Thursday, December 10, 2009

Interview with Karen Michelle Nutt

I'm pleased to introduce intrepid writer and traveler, Karen Michelle Nutt. Her Moon Shifter was released this week by The Wild Rose Press

Which literary shapeshifter (besides your moon shifters) do you like best?

Lucien Andrakkar, a dragon shapeshifter with violet eyes and a fiery temper that you don’t want to provoke. He’s a character in Kendra Leigh Castle’s books. In Dark Highland Fire you meet his character for the first time. He’s actually the evil character they want to defeat, but something happens and you learn more about Lucien and why he’s acting out they way he is.
When the reader can actually feel empathy for the bad guy, that’s great writing. In Wild Highland Castle, he is back and has the chance to redeem himself. Lucien was one of the secondary characters, but I fell in love with the shapeshifter and found myself rooting for him to find happiness.

What was your inspiration for the Mac Tire clan?
I read about the intriguing werewolf tales from Ireland. The werewolves weren’t man-eating creatures, but rather protectors. The wolves protected children, guarded the wounded and also guided a lost person to safety. There are tales about wolf-men tribes that lived in County Tipperary. When threaten by war, the ancient kings of Ireland would ask these wolf-men for their help, knowing they were fierce warriors. There are other tales about half-men, half-wolves living in the mountain regions, too.
Wolves no longer exist in Ireland due to they were hunted and killed during the sixteenth century. The forests had been depleted and the wolves moved closer to the farms and hunted livestock. The farmers did what they had to do to survive. Later, Oliver Cromwell issued an order to have wolves exterminated. As of today, they no longer exist in Ireland.
In Ireland, the wolf is often referred to as the Mac Tíre, which loosely translated means ‘son of the country’. I thought since my werewolf clan, or moon shifters as they call themselves, fled from Ireland that the clan as a whole should be called the Mac Tíre. I intertwined behavior of the gray wolf with the moon shifter’s attributes to give an authentic feel to the Mac Tíre world. Wolves are fascinating animals with their own social structure, including an alpha male and an alpha female to manage the pack. It isn’t uncommon for a female to run the pack. If the wolf chooses a mate, they stay mated for life. It is very rare they have multiple partners.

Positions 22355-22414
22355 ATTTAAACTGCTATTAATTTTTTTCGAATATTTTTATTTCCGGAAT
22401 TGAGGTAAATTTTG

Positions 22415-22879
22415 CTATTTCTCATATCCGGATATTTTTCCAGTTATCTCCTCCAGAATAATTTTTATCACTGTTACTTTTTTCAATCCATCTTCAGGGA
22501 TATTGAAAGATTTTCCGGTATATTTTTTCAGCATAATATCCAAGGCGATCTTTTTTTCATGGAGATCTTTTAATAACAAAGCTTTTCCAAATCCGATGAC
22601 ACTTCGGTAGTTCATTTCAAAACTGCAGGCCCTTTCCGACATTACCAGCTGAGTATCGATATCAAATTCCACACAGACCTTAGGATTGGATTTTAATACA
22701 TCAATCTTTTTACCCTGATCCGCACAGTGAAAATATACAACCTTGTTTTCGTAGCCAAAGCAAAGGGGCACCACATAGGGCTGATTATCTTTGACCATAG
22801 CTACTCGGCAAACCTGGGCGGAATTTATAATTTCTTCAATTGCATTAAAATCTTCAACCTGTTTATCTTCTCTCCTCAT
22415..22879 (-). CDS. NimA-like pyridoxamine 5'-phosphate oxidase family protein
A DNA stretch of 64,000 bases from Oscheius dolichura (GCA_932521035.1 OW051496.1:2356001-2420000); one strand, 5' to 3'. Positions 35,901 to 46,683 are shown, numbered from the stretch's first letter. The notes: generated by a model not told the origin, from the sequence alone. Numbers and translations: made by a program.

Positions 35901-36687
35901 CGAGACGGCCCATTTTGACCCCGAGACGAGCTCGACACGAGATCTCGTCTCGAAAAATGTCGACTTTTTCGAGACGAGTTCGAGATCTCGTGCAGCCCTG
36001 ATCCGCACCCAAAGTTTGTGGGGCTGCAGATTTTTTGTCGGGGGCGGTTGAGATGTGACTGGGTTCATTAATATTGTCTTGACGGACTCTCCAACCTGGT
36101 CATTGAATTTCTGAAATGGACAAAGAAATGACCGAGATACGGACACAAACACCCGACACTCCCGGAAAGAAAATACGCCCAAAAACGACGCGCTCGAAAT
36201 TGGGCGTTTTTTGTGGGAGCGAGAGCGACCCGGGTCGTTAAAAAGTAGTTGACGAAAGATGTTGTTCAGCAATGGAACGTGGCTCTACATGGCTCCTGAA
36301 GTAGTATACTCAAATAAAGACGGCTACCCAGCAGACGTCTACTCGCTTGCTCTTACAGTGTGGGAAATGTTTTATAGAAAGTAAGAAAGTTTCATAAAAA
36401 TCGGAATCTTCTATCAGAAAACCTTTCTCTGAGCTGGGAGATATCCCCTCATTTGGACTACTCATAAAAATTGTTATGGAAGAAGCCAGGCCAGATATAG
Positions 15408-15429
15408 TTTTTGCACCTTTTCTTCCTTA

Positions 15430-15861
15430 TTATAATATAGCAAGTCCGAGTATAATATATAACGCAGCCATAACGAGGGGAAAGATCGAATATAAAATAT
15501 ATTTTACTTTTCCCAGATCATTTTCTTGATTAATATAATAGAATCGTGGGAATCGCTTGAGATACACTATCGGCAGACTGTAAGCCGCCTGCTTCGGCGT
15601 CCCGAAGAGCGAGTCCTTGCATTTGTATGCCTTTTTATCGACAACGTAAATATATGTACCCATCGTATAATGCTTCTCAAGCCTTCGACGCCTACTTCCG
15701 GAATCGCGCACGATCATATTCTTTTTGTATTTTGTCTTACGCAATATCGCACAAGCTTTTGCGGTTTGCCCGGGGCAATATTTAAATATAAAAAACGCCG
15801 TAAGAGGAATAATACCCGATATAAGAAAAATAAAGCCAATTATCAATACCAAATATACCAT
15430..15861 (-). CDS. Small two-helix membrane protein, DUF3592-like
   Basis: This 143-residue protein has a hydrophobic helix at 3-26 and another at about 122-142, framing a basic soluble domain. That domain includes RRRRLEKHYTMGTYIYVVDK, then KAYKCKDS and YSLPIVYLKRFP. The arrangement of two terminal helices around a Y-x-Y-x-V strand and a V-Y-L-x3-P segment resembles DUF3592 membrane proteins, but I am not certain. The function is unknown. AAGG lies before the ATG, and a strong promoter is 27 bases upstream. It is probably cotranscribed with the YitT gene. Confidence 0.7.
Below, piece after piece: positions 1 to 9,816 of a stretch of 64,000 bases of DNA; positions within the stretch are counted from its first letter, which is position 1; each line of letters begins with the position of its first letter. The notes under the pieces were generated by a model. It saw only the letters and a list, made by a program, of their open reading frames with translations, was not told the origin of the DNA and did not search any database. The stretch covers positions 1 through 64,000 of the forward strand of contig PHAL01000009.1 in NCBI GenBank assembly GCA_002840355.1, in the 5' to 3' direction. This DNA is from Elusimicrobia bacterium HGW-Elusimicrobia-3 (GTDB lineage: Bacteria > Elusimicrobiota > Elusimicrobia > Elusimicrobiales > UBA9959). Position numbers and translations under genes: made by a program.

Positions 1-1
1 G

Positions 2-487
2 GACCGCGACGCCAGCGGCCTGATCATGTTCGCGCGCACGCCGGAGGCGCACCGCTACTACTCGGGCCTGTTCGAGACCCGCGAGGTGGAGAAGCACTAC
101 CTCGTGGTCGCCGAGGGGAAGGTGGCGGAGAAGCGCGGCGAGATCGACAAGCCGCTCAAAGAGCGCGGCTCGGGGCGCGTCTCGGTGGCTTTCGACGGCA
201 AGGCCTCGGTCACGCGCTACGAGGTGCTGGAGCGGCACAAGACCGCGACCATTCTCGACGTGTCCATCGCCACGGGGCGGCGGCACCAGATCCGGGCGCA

Where is your favorite spot in Ireland? (Am I right in guessing that Moon Shifter is set in Ireland?)
Actually my werewolves are from Ireland, but they escaped persecution by leaving Ireland and starting over in other parts of the world. I do love Ireland though. Counties Dublin, Cork, Galway were among my favorites. I also enjoyed Co. Sligo where W.B. Yeats resided and wrote his wonderful poems. Moon Shifter takes place in Lake Tahoe. When I was young, my family and I vacationed there. I have many happy memories there where we hiked and camped. I knew my wolves could hide easily in the remote areas of the forest and upper lakes where few people would venture and discover them.

What is your greatest writing challenge and how do you deal with it?